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Cornish Assembly Now!
At Friday’s meeting of Mebyon Kernow’s National Executive (12th April), Party Leader Cllr Dick Cole challenged politicians to “show vision and leadership” for Cornwall by campaigning for greater self-government through a National Assembly of Cornwall.

Cllr Cole was speaking at a time when numerous politicians had been marking the tenth anniversary of the creation of the unitary authority in April 2009.

He had been out-spoken in his opposition to this centralisation of local government a decade ago, when he argued that politicians should have instead united around the campaign for a Cornish Assembly.

He told the MK Executive: “Politicians who refuse to see Cornwall through anything other than the structures of local government will keep failing Cornwall and its communities.

He added: “Looking back to 2005, the Liberal Democrats took control of Cornwall County Council on a local manifesto which included a commitment to a Cornish Assembly. Upon winning control of the Council, they published a list of priorities that included a pledge to work with MPs and district councils to ‘establish detailed plans for a Cornish Assembly’ within their first year of office.

“But they did not do this. They jettisoned their commitment to a Cornish Assembly and pushed through the centralisation of local government, while using the ‘language of devolution.”

“One MP claimed that a new council would be able to ‘draw down decision-making power from Government quangos, boards, agencies and other unelected departmental bodies,’ while another stated that local government changes would secure powers ‘from the South West region and central government.’ A third claimed that a unitary authority would be ‘akin to a Cornish Assembly’ which, at the time, I described as palpable nonsense.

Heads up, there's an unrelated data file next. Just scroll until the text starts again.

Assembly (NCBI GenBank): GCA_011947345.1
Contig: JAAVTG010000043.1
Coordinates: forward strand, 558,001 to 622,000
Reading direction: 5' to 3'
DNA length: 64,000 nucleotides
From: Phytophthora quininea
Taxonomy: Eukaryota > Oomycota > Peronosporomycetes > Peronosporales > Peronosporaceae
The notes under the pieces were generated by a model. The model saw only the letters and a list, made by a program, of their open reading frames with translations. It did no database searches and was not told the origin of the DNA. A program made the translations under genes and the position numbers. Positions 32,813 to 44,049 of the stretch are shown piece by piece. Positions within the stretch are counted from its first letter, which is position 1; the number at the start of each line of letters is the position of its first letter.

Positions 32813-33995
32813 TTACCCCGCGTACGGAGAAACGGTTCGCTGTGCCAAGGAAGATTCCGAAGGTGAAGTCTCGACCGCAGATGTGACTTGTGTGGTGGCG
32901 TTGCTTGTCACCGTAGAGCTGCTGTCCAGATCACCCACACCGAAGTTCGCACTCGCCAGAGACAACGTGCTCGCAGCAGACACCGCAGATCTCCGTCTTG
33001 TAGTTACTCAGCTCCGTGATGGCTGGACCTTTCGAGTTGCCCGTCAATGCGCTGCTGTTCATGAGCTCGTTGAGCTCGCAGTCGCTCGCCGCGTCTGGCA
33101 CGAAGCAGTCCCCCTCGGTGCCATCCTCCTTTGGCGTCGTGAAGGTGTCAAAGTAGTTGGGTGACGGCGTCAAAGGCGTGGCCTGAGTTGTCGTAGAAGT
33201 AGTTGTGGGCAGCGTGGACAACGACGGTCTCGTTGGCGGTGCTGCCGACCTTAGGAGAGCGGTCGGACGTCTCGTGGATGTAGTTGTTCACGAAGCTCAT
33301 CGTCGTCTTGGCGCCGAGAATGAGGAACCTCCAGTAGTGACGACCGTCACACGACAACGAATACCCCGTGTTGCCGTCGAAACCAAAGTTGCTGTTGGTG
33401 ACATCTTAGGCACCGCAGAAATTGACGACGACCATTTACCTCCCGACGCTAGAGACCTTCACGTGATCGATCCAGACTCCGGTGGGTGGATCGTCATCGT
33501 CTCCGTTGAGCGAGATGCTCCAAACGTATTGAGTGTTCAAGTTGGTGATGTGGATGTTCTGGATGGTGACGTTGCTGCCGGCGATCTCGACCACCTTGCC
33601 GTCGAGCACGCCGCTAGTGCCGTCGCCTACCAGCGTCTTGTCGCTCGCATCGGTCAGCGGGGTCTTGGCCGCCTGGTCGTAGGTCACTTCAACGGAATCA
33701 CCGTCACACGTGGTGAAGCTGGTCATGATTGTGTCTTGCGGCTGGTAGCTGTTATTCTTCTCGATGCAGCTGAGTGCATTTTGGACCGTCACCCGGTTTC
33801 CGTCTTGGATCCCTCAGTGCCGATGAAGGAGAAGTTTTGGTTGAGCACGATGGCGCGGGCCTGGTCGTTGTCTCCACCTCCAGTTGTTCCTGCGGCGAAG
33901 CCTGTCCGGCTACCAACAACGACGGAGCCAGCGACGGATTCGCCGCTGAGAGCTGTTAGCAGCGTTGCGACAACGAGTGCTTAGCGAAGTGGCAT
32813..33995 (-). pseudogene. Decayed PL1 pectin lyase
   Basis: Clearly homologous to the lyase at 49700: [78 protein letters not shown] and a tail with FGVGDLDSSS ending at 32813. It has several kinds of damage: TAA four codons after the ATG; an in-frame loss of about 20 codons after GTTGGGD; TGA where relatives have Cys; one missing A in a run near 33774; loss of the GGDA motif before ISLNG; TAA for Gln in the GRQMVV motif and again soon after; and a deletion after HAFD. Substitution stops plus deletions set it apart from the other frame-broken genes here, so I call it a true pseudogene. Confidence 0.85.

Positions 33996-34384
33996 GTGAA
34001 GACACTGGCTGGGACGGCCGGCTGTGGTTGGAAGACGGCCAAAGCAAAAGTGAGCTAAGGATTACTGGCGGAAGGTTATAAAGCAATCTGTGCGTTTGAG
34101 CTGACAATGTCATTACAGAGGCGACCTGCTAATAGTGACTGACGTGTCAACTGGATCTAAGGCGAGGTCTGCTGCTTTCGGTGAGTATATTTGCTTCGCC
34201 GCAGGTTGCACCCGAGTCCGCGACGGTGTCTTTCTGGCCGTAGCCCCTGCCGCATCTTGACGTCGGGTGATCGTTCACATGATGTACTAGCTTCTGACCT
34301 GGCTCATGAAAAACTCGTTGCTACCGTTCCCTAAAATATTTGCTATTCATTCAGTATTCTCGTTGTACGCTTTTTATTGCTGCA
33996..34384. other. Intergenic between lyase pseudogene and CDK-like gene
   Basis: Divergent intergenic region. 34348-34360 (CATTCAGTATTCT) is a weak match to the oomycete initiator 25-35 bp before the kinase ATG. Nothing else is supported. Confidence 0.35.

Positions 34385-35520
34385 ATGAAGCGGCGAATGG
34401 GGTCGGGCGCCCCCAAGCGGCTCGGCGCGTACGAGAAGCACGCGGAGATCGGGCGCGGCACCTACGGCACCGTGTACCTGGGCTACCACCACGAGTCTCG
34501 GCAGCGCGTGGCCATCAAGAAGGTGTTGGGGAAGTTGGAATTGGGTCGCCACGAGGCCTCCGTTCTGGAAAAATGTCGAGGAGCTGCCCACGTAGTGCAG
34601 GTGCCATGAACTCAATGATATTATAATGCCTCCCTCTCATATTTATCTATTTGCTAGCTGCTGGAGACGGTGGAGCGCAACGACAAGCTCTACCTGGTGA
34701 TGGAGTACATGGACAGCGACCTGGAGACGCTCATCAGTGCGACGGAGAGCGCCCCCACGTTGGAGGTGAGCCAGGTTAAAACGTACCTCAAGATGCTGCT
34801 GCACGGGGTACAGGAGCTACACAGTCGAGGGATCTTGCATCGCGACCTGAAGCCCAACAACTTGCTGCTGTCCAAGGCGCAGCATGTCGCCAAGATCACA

“Over the last ten years, Cornwall Council has tried to do its best for Cornwall, albeit as a local council with limited powers, while having to cope with the atrocious effects of austerity and massive cuts in local government funding.

“It is true that the unitary authority did agree a so-called ‘devolution deal’ with the UK Government – but that was not devolution at all. It was essentially an accommodation between the UK Government and local government in Cornwall on a limited range of specific matters. It was so insignificant, that it did not even need legislation in the House of Commons to be agreed.

“At the same time, unelected bodies have continued to grow in influence – both outside of Cornwall and within Cornwall, such as the Local Enterprise Partnership – while Cornwall Council is soon to suffer the further democratic outrage of an imposed cull in the number of elected representatives.

“The nation of Cornwall deserves better. And it is time that all our politicians did show the vision and leadership to get behind the campaign for a National Assembly of Cornwall with all their might.”
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Published on 14th April 2019.

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